• Tension Management in the Kinetochore
    - curr biol 20(23):R1040-R1048 (2010)
    The kinetochore is the protein machine built at the centromere that integrates mechanical force and chemical energy from dynamic microtubules into directed chromosome motion. The kinetochore also provides a powerful signaling function that is able to alter the properties of the spindle checkpoint and initiate a signal transduction cascade that leads to inhibition of the anaphase promoting complex and cell cycle arrest. Together, the kinetochore accomplishes the feat of chromosome segregation with unparalleled accuracy. Errors in segregation lead to Down's syndrome, the most frequent inherited birth defect, pregnancy loss, and cancer. Over a century after the discovery of the kinetochore, an architectural map comprising greater than 100 proteins is emerging. Understanding the architecture and physical biology of the key components provides new insights into how this fascinating machine moves genomes.
  • Developmental Control of Late Replication and S Phase Length
    - curr biol 20(23):2067-2077 (2010)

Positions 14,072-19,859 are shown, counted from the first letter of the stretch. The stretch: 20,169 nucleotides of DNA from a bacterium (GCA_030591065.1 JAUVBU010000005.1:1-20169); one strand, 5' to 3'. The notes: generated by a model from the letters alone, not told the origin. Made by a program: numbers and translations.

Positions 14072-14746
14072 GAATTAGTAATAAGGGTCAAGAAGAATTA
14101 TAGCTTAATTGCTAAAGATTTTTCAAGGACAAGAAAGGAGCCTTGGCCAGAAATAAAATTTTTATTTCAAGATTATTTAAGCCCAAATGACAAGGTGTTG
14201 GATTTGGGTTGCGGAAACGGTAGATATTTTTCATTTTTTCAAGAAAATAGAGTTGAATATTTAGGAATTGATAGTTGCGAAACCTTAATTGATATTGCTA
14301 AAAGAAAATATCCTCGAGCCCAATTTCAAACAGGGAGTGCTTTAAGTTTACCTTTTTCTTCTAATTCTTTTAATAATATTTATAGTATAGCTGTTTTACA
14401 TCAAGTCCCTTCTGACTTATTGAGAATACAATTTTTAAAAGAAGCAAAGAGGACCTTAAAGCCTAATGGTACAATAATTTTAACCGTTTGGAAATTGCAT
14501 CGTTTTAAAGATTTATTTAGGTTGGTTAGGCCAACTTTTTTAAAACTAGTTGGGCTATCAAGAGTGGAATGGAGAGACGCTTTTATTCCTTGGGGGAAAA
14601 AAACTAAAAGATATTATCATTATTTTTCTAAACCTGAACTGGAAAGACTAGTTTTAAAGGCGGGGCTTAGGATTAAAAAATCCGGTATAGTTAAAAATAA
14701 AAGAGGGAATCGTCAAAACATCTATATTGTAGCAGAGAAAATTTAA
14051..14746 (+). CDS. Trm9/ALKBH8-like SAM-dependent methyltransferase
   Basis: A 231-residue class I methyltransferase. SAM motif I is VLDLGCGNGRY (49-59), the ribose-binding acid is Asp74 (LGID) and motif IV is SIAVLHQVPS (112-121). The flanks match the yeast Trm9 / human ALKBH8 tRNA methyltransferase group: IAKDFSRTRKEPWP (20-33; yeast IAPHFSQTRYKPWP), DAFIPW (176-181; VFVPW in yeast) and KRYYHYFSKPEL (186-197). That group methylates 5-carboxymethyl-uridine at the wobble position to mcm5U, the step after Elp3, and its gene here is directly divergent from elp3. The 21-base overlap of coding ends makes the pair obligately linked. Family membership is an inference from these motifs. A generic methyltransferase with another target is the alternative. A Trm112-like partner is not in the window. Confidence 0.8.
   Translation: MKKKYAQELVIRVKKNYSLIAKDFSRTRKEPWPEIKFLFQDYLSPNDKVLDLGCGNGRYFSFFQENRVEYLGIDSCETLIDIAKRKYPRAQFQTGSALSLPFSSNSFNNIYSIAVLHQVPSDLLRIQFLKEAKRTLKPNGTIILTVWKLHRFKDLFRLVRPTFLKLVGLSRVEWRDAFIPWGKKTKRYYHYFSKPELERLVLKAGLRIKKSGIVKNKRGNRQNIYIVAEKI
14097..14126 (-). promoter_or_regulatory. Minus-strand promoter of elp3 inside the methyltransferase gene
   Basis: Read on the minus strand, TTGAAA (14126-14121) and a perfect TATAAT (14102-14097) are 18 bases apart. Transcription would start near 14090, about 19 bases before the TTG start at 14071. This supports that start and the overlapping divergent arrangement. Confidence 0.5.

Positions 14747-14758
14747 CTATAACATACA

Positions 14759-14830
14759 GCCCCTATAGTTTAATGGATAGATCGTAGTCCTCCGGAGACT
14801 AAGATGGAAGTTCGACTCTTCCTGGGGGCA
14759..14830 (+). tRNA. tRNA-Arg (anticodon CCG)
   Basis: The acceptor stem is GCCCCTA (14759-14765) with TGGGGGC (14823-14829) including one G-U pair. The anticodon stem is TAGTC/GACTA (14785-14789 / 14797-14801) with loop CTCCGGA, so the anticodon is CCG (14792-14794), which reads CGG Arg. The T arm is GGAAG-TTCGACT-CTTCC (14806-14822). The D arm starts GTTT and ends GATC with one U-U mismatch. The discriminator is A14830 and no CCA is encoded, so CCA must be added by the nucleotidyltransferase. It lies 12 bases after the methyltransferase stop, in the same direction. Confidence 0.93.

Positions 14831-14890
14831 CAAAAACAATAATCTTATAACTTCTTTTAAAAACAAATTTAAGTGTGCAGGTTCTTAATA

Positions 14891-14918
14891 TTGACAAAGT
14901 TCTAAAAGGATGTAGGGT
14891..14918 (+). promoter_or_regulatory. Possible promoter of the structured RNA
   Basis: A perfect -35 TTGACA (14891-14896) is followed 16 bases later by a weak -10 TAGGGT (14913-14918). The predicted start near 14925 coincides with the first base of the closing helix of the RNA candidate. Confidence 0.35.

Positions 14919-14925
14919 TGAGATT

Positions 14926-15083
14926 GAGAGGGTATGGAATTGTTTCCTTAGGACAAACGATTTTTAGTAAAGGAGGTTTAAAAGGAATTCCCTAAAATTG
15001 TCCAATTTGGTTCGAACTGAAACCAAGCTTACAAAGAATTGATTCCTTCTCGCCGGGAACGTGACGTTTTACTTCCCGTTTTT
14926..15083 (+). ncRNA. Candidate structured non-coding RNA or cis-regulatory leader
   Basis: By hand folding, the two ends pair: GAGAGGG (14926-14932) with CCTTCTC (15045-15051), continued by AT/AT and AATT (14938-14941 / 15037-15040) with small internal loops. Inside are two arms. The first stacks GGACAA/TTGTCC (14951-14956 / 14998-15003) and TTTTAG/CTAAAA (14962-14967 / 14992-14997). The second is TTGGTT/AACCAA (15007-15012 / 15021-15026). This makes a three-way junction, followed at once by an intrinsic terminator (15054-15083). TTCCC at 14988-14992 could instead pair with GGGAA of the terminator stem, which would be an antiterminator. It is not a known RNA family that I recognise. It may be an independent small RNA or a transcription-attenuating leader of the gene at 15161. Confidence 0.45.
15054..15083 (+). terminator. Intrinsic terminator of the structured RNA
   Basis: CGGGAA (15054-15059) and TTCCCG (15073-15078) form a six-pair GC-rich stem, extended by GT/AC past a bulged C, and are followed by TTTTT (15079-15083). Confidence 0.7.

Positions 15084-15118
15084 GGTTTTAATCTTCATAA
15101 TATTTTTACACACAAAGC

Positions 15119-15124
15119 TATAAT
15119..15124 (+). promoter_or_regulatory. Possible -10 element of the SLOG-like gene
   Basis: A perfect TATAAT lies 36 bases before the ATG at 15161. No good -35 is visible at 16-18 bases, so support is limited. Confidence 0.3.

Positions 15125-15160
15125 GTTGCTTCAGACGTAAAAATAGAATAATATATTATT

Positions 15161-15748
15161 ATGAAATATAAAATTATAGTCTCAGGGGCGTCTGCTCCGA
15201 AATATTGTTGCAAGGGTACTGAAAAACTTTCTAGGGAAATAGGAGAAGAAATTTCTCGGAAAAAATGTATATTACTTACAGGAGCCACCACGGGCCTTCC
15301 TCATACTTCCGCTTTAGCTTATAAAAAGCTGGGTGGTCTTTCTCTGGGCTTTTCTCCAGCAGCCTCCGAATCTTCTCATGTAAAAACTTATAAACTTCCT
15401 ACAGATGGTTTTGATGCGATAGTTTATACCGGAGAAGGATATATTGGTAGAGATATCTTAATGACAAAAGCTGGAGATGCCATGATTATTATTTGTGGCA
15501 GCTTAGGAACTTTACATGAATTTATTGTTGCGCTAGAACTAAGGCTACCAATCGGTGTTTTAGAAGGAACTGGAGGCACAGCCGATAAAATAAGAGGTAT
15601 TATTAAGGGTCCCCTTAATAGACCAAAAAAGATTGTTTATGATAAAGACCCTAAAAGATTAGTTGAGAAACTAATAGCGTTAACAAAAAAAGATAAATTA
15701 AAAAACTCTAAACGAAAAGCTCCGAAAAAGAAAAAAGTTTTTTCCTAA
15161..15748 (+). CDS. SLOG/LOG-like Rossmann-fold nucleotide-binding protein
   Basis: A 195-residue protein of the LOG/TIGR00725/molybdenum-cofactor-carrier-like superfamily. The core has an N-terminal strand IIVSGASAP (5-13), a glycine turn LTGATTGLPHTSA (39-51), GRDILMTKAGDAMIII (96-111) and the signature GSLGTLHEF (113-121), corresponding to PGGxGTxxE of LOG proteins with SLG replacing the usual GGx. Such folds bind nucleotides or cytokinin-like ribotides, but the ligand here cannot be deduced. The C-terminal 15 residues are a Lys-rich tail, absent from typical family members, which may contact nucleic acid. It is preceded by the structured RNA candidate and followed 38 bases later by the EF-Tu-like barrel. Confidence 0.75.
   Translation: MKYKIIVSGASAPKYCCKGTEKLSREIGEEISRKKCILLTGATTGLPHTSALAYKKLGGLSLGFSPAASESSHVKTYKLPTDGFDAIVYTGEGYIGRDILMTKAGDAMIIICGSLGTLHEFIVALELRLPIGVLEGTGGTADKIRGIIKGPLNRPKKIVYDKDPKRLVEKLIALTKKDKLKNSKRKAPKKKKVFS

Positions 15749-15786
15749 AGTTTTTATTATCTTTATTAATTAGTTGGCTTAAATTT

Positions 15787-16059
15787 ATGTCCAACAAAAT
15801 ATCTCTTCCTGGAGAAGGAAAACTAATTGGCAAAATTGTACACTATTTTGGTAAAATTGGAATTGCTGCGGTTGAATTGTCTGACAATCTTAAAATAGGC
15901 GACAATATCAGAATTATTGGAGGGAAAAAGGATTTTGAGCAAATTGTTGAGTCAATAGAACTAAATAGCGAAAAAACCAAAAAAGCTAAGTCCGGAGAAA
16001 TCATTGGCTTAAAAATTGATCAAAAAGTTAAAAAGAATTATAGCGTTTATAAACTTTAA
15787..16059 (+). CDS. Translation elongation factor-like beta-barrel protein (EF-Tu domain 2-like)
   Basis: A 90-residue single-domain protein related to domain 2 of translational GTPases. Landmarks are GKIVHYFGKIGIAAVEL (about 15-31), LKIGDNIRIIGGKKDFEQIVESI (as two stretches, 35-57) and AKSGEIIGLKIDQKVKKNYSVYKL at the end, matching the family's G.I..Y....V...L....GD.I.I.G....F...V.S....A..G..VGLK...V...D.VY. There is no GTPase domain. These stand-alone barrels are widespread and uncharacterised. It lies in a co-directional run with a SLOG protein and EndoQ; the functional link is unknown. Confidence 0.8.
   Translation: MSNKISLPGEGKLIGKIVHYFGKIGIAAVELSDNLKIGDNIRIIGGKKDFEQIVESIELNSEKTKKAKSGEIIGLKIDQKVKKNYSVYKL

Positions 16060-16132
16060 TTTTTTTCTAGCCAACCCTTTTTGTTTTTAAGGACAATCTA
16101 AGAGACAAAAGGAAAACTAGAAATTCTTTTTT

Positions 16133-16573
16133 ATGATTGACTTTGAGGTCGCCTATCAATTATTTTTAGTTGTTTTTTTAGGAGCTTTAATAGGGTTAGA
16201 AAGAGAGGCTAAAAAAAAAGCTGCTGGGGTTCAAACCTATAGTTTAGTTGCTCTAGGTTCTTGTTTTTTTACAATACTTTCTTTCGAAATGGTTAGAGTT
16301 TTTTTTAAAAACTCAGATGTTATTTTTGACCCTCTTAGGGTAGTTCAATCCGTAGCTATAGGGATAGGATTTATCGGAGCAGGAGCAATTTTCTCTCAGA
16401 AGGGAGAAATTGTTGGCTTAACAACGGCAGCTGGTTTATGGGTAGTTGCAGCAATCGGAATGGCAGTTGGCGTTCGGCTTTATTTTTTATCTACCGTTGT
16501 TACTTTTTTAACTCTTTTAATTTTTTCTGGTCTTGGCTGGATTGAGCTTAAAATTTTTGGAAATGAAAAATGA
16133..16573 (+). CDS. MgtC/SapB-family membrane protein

Background Fast, early embryonic cell cycles have correspondingly fast S phases. In early Drosophila embryos, forks starting from closely spaced origins replicate the whole genome in 3.4 min, ten times faster than in embryonic cycle 14 and a hundred times faster than in a wing disc. It is not known how S phase duration is regulated. Here we examined prolongation of embryonic S phases, its coupling to development, and its relationship to the appearance of heterochromatin. Results Imaging of fluorescent nucleotide incorporation and GFP-PCNA gave exquisite time resolution of S phase events. In the early S phases, satellite sequences replicated rapidly despite a compact chromatin structure. In S phases 11–13, a delay in satellite replication emerged in sync with modest and progressive prolongation of S phase. In S phase 14, major and distinct delays ordered the replication of satellites into a sequence that occupied much of S phase. This onset of late replication required transcription. Satellites only accumulated abundant heterochromatin protein 1 (HP1) after replicating in S phase 14. By cycle 15, satellites clustered in a compact HP1-positive mass, but replication occurred at decondensed foci at the surface of this mass. Conclusions The slowing of S phase is an active process, not a titration of maternal replication machinery. Most sequences continue to replicate rapidly in successive cycles, but increasing delays in the replication of satellite sequences extend S phase. Although called constitutively heterochromatic, satellites acquire the distinctive features of heterochromatin, compaction, late replication, HP1 binding, and aggregation at the chromocenter, in successive steps coordinated with developmental progress.
  • Meiotic Errors Activate Checkpoints that Improve Gamete Quality without Triggering Apoptosis in Male Germ Cells